Reasons for Starting A Business in Malawi
The business environment has been favorable for private businesses in recent years, with economic growth rates averaging 6.7% between 2011 and 2014. The economy is expected to grow by 7.1% in 2015, making it one of Africa’s fastest growing economies. Foreign direct investment grew at an average rate of 19% per year between 2005 and 2013. As of October 2014, there were nearly 70 registered foreign companies operating in Malawi; most are engaged in mining or manufacturing.
What are the Natural Resources In Malawi?
Bauxite, coal, tin, niobium, tantalum and timber are among Malawi’s key natural resources. The southern region also has large deposits of granite and marble. Alluvial gold is found along several rivers. There are some small salt deposits at Lake Nyasa. Diamonds have been discovered near Kasugai. Copper and nickel deposits have been located in Nkhotakota District. Several million tons of high-grade iron ore are located near Chitipa, which may be exploited when mining technology improves. Significant deposits of gypsum, limestone and silica sand exist in various parts of Malawi. In addition, there are known petroleum reserves off Lake Malawi that could prove valuable if exploration finds an economically viable method for extracting them. There are large undeveloped deposits of phosphates in Rumphi District. Additional deposits have been located on Zomba Plateau but they remain unexploited due to a lack of infrastructure. However, phosphate is obtained from seaweed collected on local beaches.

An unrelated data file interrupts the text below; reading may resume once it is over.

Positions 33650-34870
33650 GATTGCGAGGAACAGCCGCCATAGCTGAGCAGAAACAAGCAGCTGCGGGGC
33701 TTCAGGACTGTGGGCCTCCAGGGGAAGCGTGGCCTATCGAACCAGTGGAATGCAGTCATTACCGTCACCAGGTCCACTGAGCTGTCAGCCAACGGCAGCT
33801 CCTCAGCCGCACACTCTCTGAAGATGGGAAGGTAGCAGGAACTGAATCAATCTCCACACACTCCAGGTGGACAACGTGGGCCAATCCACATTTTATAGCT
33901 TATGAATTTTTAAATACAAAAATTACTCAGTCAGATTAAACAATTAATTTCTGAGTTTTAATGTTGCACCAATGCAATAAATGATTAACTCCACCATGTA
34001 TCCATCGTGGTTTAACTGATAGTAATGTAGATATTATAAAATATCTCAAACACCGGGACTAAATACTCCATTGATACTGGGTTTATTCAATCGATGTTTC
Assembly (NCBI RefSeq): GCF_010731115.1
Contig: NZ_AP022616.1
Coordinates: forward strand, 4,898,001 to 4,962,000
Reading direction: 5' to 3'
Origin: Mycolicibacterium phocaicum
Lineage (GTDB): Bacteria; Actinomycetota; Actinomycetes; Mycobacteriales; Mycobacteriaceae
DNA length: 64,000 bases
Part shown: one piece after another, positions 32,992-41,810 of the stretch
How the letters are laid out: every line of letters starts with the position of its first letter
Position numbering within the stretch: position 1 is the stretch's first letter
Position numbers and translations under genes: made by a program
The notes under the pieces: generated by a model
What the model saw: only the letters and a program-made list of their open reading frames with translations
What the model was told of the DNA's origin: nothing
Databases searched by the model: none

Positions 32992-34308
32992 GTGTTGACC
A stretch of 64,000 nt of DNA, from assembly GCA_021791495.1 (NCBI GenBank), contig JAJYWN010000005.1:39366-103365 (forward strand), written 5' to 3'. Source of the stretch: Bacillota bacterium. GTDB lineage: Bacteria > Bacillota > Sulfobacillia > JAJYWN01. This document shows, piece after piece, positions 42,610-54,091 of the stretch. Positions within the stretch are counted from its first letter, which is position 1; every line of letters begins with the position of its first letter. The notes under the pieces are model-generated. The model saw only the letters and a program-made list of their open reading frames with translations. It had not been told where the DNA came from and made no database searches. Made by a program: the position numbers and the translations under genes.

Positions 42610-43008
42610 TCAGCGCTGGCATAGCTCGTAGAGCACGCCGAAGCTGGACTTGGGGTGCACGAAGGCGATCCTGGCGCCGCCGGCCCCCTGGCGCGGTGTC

What are the Business Opportunities In Malawi
Many African countries who have achieved prosperity and could potentially offer a business opportunity as well. And one of these countries is known as Malawi. There are various industries that you can look into if you want to establish your own company
The International Finance Corporation of World Bank Group (IFC) estimates that 40 percent of people in Malawi survive on less than $1.25 per day, and only 9 percent of children under 5 are fully immunized. But its strategic location along Africa’s eastern coast, proximity to South Africa and Tanzania, and small population Malawi, a lots of business Opportunity country in south-eastern Africa, is blessed with vast natural resources and potential for economic growth. It has one of Africa’s largest forests, huge deposits of natural gas, coal, gold and other minerals that have attracted several investors from all over the world.
Business-Friendly Policies and Government Initiatives;
With its beautiful beaches, world-class resorts and some of Africa’s best scuba diving and snorkeling, it might come as no surprise that Malawi is fast becoming an attractive destination for businesses seeking a tropical paradise on which to set up shop. The country offers low taxes, an educated workforce (98% literacy rate) and business-friendly policies that have helped it attract international firms like Mars Incorporated. As a result, Malawi has one of Africa’s fastest growing economies with GDP growth projected at 7.5% over 2015-2017. The first step to starting your own business in Malawi is obtaining a Certificate of Registration from the Registrar General’s Office within 30 days of arrival or prior to commencement of business activities. To apply for registration, you will need to provide:
1) A completed application form with supporting documents;